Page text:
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The Conversation

  • Written by Mary Anne Kenny, Associate Professor, School of Law, Murdoch University

The missing Commonwealth Games athletes from Cameroon, Rwanda and Uganda aren’t the first to walk out of an athletes village, even in Australia. At least 26 athletes claimed asylum in Australia at the 2006 Melbourne Commonwealth Games. Two of them, originally from Cameroon, are now representing Australia in these Commonwealth Games.

When large numbers of people attend an international sporting event it can be expected that not all of them will return home. And those who fear ill treatment in their home countries are lawfully able to apply for protection in Australia.

The reality is that host countries are prepared for refugee claims as a byproduct of international sporting events.

While we don’t know the individual cases of the missing athletes, we know that serious human rights abuses are prevalent in Cameroon. There is an ongoing conflict in the north of the country and thousands of refugees have fled to neighbouring Nigeria.

Read more: The case of the lost athletes – when Olympians seek asylum

Games organising committee chairman Peter Beattie has said none of the athletes have breached Australian law:

This happens at every games, it’s no surprise … If there is a breach (home affairs minister) Peter Dutton and his team will deal with it.

Dutton has been firm that if the athletes remain here past May 15 2018, the limit of their temporary visas, they will be detained and removed from Australia.

‘This happens at every Games’

Since the second world war nearly every Olympic Games has had athletes seeking asylum in the host country. Cold War politics made it opportune for Western countries to welcome asylum seekers from Eastern Bloc countries.

The Melbourne Olympics in 1956 saw one of the largest defections of athletes ever, with 61 individuals (mostly Hungarian) deciding not to return to their home countries.

More recently the country of origin of asylum seekers has reflected shifting global conflicts. At the 2012 London Olympics athletes from Cameroon, Sudan and Ethiopia sought refuge.

This is also a reality of other international sporting events in Australia. At the Homeless Persons World Cup in Melbourne in 2008, 15 individuals sought asylum, including athletes from Rwanda, Zimbabwe and Afghanistan.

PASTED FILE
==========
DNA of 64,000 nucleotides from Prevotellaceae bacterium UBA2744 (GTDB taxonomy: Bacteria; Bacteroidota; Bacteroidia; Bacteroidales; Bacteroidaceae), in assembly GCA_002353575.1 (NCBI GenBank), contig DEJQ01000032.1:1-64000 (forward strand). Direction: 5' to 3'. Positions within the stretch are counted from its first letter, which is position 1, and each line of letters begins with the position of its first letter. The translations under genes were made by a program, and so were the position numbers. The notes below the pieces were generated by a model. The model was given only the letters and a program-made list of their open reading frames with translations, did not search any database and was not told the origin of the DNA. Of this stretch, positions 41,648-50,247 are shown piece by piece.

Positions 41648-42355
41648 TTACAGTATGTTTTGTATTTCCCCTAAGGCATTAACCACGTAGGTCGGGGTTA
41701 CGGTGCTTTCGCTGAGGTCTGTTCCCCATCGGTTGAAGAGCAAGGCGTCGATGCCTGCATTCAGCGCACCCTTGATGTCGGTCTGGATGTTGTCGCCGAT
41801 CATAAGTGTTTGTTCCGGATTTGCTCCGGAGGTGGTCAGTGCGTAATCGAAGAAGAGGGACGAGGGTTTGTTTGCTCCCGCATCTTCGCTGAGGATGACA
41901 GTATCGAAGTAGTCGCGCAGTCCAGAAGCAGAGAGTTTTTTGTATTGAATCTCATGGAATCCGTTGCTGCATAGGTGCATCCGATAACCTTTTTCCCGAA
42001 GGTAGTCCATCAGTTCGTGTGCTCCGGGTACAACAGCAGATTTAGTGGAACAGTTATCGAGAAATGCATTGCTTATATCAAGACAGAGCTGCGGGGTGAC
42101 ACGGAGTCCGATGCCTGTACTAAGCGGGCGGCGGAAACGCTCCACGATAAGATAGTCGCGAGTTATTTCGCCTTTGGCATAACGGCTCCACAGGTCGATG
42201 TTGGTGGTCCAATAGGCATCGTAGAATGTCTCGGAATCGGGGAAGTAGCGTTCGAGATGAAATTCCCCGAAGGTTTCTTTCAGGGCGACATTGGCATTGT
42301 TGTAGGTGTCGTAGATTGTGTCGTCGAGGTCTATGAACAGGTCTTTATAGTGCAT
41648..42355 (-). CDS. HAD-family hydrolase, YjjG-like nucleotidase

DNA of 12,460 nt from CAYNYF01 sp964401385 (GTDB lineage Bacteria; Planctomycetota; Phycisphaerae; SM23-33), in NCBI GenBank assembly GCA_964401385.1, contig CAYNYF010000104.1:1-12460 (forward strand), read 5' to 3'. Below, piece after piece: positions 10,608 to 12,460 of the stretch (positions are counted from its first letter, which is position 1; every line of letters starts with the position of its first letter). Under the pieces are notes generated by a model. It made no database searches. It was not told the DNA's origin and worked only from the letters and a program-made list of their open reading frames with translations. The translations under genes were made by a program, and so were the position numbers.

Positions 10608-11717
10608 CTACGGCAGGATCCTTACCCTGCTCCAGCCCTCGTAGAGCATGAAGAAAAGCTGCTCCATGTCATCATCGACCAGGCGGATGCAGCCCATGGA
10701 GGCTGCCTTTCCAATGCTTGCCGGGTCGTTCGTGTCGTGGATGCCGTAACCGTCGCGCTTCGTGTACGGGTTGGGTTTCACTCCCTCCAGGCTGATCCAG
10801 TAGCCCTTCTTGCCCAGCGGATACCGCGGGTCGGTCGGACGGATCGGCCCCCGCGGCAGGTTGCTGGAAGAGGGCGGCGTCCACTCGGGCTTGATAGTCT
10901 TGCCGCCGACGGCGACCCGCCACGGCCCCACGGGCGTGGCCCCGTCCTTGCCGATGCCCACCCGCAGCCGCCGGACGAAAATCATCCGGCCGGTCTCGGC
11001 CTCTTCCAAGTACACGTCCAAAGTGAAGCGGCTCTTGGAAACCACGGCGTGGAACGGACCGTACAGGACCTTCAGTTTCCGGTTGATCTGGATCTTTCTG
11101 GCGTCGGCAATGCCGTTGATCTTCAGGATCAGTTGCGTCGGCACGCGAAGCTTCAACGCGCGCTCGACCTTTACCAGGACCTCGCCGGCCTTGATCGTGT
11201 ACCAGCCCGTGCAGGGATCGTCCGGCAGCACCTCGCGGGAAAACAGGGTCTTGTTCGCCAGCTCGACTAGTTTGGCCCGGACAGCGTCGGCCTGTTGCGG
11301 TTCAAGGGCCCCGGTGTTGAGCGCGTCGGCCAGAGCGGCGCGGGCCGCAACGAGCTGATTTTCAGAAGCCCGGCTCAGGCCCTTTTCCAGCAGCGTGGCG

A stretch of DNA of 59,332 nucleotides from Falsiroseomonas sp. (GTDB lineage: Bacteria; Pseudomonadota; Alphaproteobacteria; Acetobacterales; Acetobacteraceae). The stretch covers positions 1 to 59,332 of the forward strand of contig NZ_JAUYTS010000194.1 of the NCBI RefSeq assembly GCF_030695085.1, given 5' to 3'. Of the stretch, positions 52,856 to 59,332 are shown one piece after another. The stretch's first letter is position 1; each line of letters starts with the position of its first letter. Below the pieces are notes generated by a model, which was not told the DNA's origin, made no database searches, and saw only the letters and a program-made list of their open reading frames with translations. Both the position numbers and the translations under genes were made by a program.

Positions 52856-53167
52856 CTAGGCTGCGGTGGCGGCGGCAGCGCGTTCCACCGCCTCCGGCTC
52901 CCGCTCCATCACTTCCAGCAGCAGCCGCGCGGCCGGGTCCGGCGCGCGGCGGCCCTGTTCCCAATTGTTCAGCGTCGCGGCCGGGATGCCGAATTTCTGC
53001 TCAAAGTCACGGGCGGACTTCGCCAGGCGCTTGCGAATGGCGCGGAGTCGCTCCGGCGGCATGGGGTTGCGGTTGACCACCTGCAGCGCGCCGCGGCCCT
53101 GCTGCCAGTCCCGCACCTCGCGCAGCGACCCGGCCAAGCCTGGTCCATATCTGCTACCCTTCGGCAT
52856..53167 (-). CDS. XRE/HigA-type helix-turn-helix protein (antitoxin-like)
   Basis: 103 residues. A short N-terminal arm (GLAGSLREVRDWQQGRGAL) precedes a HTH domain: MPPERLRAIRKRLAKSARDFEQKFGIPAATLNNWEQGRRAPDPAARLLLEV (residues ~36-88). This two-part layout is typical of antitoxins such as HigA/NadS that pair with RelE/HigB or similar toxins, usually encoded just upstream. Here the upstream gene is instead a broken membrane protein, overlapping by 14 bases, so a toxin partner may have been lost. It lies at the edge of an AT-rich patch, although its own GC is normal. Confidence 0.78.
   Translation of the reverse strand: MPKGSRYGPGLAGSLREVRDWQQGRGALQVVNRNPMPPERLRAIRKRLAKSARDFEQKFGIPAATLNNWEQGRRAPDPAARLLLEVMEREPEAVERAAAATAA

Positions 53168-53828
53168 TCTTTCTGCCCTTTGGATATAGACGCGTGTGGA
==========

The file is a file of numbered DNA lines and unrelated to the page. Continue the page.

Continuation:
What happens if they don’t return?

Athletes granted entry to Australia are likely to have visas with conditions limiting the time they can remain in Australia. Those who overstay may become unlawful and face being detained in immigration detention.

Whether they can apply for another visa to remain in Australia depends on the conditions of their visa.

Most Commonwealth Games athletes from African countries will have a “no further stay” condition on their visa. This prohibits them applying for any other visa apart from a protection visa.

The refugee and humanitarian program provides options for people who are in Australia and want to apply for protection (or asylum). Those who apply for a protection visa before their temporary visa expires should be able to remain in the community while Home Affairs considers their case.

Read more: The case of the lost athletes – when Olympians seek asylum

Athletes remaining in the host country for political reasons are often referred to as “defectors”. In international human rights law an individual who is seeking protection is known as an asylum seeker.

Australia has obligations to protect the human rights of all asylum seekers and refugees who arrive in Australia, regardless of how or where they arrive and whether they arrive with or without a visa.

The right to seek asylum is recognised as a fundamental human right. Remaining in Australia and applying for protection is not breaching Australian law. Indeed, Australia has recognised that any person in Australia who has a fear of persecution in their home country can seek protection.

This is in accordance with Australia’s international obligations under the 1951 United Nations Convention Relating to the Status of Refugees and other human rights treaties.

Read more: Explainer: how Australia decides who is a genuine refugee

A refugee is defined as someone who does not want to return to their country of origin owing to a “well-founded fear of persecution” on the grounds of race, religion, nationality, membership of a particular social group or political opinion. The person can also receive complementary protection if there are “substantial grounds for believing that there is a real risk he or she will suffer significant harm”.

Those who apply go through a rigorous assessment process. While no official statistics are available for processing times, experience shows it can often take several years for claims to be assessed.

During that time those who apply for protection are able to live and work in the community. However, having left their home country, they may need assistance and support to find accommodation and work.

The codes of conduct of most sports organisations reflect the spirit of human rights. Those representing their country are proud to do so, and leaving a team must come at great emotional and personal cost. Being an international athlete does not mean a person is impervious to human rights abuses in their home country.

Hosting an international sporting event brings with it significant prestige and honour for the host nation. Respecting the right to seek asylum is an integral part of the example Australia has set in the past and should continue into the future.

Authors: Mary Anne Kenny, Associate Professor, School of Law, Murdoch University

Read more http://theconversation.com/athletes-seek-asylum-at-almost-every-games-as-is-their-right-94986

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